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Les Paul


Les Paul holding a copy of Maximum Ink backstage at the Iridium Jazz club in New York City - photo by Otto Schamberger by Sarah H. Grant
May 2007

‘Upgrade’ is a fairly new term in today’s society, yet it has sparked an international obsession. We need our internet faster, our cars bigger, our celebrities skinnier, and our televisions more…defined? Well listen up, Generation Next, because the man responsible for the original upgrade worked for it… Without the cheat codes.

There is no doubt Les Paul is a living legend of the twenty-first century. He not only invented the first electric guitar, but revolutionized the music industry with countless recording breakthroughs. Les Paul has played for kings, queens and presidents, and is revered by musical titans throughout the world. But one Monday night, on the busiest and brightest street in New York City, this legend sat on a moth-eaten, dusty couch, alone in a cramped dressing room, just a door-swing away from his audience.

A chill ran up my spine. I tried to imagine all the influential people that had gazed into those misty blue eyes, as I was doing. Every inch of his face was brimming with eagerness to talk about the past, perhaps wondering which stories I would conjure. He gently twisted the top of his cane as his eyes darted around before settling on an object across the room, and then back at me: 

MAXIMUM INK: What inspired you to become involved with the Wisconsin Foundation for School Music and Launchpad?
LES PAUL: Well, the most important thing is supporting music; some of the best places where original music comes from are unknown high school bands.

MAXIMUM INK: Many would say that you were the first American garage band.
LES PAUL:  [Laughing] I guess you could say that. I have been making music ever since I first heard sounds. When I was a teenager, I was in a few small bands. I remember when I first went on the road with the Cowboys. I was about 14 and was down South; it was the first time I’d been away from my home in Waukesha; needless to say, the longest time, too. All the other guys were in their twenties. Some nights I would stay up late and sit on the front steps outside the motel we’d be staying at and just cry. It was lonely out there for me as a kid, I missed my mother.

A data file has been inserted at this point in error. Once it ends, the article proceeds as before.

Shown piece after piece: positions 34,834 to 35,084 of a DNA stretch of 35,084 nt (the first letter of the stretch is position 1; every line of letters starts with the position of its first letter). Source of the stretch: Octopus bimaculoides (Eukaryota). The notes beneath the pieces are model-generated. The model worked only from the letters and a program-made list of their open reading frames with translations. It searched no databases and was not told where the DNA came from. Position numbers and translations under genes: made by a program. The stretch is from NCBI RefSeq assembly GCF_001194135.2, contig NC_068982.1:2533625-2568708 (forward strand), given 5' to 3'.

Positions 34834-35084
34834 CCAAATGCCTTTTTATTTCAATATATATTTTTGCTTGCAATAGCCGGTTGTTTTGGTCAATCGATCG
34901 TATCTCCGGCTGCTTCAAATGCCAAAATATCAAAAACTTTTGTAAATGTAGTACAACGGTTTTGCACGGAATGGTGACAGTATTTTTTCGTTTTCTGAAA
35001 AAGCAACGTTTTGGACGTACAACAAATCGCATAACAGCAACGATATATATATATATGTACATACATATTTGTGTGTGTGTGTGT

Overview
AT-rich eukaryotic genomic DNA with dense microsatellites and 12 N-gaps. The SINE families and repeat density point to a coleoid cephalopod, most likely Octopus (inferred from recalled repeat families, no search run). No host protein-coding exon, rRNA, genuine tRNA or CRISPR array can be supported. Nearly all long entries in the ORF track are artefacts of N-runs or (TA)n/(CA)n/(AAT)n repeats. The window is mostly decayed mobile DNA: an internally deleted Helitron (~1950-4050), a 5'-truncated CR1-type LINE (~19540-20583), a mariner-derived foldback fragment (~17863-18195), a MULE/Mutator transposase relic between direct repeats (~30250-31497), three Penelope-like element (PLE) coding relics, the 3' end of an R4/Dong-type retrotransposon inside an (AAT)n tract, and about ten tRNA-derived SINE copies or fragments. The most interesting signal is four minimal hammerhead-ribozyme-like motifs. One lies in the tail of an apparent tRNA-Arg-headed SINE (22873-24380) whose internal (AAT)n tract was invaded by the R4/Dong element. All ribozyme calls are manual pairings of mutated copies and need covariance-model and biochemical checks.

MAXIMUM INK: Was your mother supportive of your musical endeavors at such a young age?
LES PAUL: Oh, yes. She was musical herself. My mother was always singing in the house; sometimes she played her piano, as well. One thing my mother and I share is our strong sense of curiosity. When I started to get involved in music, playing the banjo and harmonica, she never doubted me, never held me back. She always told me to follow my dreams, so I did.

MAXIMUM INK: So was it your curiosity or sheer dissatisfaction that created the electric guitar?
LES PAUL:  Can’t have one without the other [laughing]. It was the mid 1930s when I really started to become frustrated with the sound of my guitars. From the stage, people just couldn’t hear the music! One of the first experiments I did was lay a string across the rails of a train track and saw the vibrations increase as the train got closer. Eventually I came up with “the log,” which was pretty much just a log with strings. But my main goal was to solve the two problems that guitars had back then: feedback and sustain.

MAXIMUM INK: Did you experiment with multi-track recording the same way you experimented to invent the electric guitar?
LES PAUL: Not exactly. While trying new ideas and seeing the results is something I have always enjoyed doing, just for fun even, multi-track recording wouldn’t have been possible if it had not been for Bing Crosby. During World War II I did a lot of work with my radio program for the soldiers, and after the war, Bing sent me these new types of tapes. They were German tapes, unlike anything we had in the States. They were more advanced, better quality. So I used Bing’s tapes to record one instrument at a time to hone the sound. And when I laid the tracks on top of one another, the rest is history.